Why not try the 'Introduction to Law' short course with OU, its a great insight to Law and you have to do so many essays etc which really gets you into writing and wording and the tutors are excellent support.
I did this in June and finished in October, i was wanting to start the Law Degree in Febuary but finances restricted right now.
By Clinical Negligence I mean that area oflaw rather than a specific course. I think you need to spend some time doing some more research and maybe try to get some work experience so you can get a feel for it.
Look at qualifying as a legal executive (do exactly the same work as a solicitor, up to District Judge level, but through a different route). I qualified as a legal executive many moons ago whilst working in a legal firm. I had prior experience of the law as I worked in the court system, but most Legal Execs don't.
An experienced legal exec will earn either the same or almost the same as a solicitor, depending on what field they're in.
Had you considered studying your law degree part time but in a University?
I am not sure how many shifts you work nursing, but if you could cut some so it wasn't quite full time, you might be able to manage. Part-time Study fees are around half that of full time study per year. You have to complete your law degree in 6 years, and it will take that 6 years, part time.
I do an adhoc job, have four children (am a single mum) and am taking a law degree (am also the very wrong side of middle aged). You have to be incredibly disciplined as there is a lot of reading around the subject you need to do, if you want really good marks. I find my Sunday's are taken up with tutorials (the whole day) and that I need to spend another 10 hours a week on notes and lectures. BUT at assignment time and exam time (just around xmas and easter - sigh) that is rachetted up significantly for the month.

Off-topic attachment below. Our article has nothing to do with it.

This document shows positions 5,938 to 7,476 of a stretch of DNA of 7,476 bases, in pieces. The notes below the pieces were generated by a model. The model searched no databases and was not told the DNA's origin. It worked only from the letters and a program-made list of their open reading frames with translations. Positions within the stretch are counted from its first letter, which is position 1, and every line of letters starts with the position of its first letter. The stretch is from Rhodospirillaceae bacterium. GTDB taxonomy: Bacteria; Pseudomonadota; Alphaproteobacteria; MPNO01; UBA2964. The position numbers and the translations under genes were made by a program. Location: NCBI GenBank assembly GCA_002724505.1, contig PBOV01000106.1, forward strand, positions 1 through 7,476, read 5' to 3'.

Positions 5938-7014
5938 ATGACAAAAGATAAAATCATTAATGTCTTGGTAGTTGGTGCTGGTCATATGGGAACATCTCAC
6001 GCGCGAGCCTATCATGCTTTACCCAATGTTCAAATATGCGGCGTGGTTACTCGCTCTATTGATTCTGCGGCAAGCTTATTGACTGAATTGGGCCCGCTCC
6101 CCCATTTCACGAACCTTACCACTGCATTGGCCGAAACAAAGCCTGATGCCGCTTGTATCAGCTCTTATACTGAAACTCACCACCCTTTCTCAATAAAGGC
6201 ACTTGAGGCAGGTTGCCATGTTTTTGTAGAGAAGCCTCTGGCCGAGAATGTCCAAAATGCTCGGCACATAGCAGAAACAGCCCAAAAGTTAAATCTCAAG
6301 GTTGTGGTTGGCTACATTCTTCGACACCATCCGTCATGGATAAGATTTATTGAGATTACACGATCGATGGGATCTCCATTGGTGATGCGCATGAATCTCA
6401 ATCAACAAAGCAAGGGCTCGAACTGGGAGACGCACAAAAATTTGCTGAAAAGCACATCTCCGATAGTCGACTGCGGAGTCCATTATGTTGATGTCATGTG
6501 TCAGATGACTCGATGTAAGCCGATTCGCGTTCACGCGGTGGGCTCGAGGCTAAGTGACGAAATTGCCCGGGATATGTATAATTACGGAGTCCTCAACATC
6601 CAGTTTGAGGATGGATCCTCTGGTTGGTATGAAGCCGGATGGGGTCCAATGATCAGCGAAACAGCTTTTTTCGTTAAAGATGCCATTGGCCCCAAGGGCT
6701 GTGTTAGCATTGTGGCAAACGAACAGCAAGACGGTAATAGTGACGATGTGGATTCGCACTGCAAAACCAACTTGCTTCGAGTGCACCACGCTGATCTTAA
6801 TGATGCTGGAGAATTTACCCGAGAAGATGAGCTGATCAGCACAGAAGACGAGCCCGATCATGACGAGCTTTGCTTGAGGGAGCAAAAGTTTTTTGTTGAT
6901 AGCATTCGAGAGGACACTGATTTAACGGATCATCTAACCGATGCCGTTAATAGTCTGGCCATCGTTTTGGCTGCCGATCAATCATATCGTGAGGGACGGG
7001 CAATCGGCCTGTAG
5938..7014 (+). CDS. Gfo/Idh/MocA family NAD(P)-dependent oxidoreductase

You do get the long summer off, where you could do extra nursing shifts.
I was dire when I started - really poor at essay writing and even the basics of how to take notes - but my Uni has helped me both with on line step by step guides and in person and you cannot beat asking your fellow students (most who are experts having just done A levels) how they work. So don't worry about "how to write" - it is a skill for law, it has to be done a certain way, and the Uni will teach you that.
You have the advantage of a clear hour each day for lunch - it is amazing what reading you can get done in the car whilst waiting for children etc.
Don't be put off if it really is your dream - but be aware of just how much work you will have to put in. But if law is your thing, then like me, when you start reading cases or text books, your world comes alive and is exciting and you don't want to put your law books down! Good Luck!
If you need to do the law degree it will be 6 years till yet have done that, legal practice course then 2 year training contract.
If you have a degree them it will be 4 years as you can do a law conversion course.
Legal practice and conversion courses cost thousands and there is no guarantee of a job at the end. Make sure its what not really want to do, do some work experience etc. If yet struggle to get work experience, that gives an indication of how hard it is to get a job at the end of training.